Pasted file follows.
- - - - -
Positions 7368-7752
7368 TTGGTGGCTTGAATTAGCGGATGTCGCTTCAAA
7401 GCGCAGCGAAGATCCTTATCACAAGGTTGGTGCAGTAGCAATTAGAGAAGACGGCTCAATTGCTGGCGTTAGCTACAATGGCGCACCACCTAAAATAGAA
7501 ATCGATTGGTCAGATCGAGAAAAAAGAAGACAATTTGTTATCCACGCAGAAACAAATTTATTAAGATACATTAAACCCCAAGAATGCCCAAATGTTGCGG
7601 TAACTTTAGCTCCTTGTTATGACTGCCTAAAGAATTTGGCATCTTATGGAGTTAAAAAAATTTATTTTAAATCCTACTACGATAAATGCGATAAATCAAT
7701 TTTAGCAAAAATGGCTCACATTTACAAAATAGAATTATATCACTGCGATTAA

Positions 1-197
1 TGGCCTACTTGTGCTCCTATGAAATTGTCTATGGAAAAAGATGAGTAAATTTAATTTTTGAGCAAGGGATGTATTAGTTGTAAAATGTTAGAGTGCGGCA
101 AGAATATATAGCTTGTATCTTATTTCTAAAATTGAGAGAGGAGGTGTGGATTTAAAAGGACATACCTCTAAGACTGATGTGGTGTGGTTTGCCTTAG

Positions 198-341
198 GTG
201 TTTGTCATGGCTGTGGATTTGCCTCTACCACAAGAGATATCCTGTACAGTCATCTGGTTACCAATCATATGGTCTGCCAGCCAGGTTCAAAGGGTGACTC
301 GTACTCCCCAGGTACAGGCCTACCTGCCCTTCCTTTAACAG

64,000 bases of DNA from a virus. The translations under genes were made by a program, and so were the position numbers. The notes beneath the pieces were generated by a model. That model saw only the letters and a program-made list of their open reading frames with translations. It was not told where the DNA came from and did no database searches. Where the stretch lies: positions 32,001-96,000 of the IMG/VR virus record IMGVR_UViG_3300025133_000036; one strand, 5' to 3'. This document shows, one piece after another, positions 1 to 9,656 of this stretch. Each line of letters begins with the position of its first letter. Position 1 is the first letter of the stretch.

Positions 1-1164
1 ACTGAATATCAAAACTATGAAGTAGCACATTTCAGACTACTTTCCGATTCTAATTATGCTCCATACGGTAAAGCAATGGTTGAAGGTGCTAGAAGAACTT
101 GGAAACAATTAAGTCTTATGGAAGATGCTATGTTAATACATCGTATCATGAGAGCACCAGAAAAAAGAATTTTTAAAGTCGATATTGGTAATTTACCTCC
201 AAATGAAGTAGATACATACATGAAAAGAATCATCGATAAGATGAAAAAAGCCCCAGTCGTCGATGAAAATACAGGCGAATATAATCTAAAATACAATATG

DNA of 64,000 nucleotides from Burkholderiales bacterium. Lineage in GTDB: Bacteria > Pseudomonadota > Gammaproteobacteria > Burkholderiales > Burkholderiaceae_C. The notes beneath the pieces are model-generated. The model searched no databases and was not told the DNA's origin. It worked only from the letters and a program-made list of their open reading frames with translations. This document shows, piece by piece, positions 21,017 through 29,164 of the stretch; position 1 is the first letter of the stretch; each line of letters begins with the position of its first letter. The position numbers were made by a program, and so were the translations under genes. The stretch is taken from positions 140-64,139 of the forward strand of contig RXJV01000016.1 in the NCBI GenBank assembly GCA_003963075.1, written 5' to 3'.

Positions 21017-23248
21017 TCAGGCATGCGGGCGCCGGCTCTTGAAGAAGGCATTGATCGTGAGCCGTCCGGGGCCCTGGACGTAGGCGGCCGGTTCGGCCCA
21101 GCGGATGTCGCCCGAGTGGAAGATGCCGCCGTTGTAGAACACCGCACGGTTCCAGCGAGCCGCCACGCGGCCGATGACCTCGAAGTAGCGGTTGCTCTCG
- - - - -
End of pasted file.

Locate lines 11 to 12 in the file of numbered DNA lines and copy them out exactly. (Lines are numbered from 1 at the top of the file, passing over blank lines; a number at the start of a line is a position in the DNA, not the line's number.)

198 GTG
201 TTTGTCATGGCTGTGGATTTGCCTCTACCACAAGAGATATCCTGTACAGTCATCTGGTTACCAATCATATGGTCTGCCAGCCAGGTTCAAAGGGTGACTC